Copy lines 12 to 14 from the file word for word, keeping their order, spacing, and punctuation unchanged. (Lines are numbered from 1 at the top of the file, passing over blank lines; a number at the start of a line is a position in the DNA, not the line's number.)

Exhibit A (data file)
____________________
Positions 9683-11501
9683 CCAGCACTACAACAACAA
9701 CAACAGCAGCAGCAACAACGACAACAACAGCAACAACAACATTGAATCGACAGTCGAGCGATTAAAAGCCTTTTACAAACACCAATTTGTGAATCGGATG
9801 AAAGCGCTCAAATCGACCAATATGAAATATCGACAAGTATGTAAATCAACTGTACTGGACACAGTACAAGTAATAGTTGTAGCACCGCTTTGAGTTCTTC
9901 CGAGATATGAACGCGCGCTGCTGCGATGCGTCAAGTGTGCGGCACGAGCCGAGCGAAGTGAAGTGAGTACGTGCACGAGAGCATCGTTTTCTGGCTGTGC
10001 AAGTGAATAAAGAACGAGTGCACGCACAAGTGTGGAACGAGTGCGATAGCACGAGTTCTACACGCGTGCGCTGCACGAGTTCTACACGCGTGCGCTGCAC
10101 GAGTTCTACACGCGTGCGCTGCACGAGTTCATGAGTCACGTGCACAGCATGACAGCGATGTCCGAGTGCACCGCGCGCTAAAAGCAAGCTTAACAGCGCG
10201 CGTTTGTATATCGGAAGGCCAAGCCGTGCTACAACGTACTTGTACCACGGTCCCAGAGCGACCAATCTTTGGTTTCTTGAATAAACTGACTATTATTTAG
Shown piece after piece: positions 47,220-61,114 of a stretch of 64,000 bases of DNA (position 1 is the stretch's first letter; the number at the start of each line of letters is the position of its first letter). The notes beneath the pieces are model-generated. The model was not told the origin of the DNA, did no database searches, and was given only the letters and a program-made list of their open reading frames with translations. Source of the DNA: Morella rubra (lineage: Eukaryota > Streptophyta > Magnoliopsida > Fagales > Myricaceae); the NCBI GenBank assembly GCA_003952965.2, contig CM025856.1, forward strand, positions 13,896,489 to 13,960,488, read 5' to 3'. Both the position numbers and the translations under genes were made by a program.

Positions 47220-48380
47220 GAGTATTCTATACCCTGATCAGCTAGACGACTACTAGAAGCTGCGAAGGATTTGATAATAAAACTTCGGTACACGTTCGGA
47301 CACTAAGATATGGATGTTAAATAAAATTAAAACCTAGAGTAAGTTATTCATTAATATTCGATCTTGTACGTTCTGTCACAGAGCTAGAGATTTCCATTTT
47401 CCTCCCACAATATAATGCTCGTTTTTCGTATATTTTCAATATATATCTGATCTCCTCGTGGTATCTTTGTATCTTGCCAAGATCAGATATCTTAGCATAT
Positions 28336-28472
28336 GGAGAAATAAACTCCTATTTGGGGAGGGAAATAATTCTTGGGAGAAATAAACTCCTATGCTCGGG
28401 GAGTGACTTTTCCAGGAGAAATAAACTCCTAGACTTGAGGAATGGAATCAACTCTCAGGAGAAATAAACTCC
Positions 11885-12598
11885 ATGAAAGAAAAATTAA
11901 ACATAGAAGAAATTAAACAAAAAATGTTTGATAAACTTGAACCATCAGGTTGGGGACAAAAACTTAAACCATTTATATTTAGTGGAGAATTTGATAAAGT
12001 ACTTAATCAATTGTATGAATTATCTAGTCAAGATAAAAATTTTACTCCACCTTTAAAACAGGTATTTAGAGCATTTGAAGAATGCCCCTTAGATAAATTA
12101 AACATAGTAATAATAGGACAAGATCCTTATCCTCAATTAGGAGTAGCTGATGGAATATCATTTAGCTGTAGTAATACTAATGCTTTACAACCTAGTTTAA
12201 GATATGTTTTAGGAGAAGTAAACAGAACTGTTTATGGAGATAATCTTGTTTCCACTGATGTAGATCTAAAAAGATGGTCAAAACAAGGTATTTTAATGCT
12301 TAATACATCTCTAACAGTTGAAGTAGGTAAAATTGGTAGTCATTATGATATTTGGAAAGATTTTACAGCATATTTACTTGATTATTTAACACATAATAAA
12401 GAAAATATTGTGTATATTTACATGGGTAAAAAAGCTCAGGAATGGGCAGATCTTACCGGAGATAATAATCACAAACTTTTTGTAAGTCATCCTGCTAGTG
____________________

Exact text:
47301 CACTAAGATATGGATGTTAAATAAAATTAAAACCTAGAGTAAGTTATTCATTAATATTCGATCTTGTACGTTCTGTCACAGAGCTAGAGATTTCCATTTT
47401 CCTCCCACAATATAATGCTCGTTTTTCGTATATTTTCAATATATATCTGATCTCCTCGTGGTATCTTTGTATCTTGCCAAGATCAGATATCTTAGCATAT
Positions 28336-28472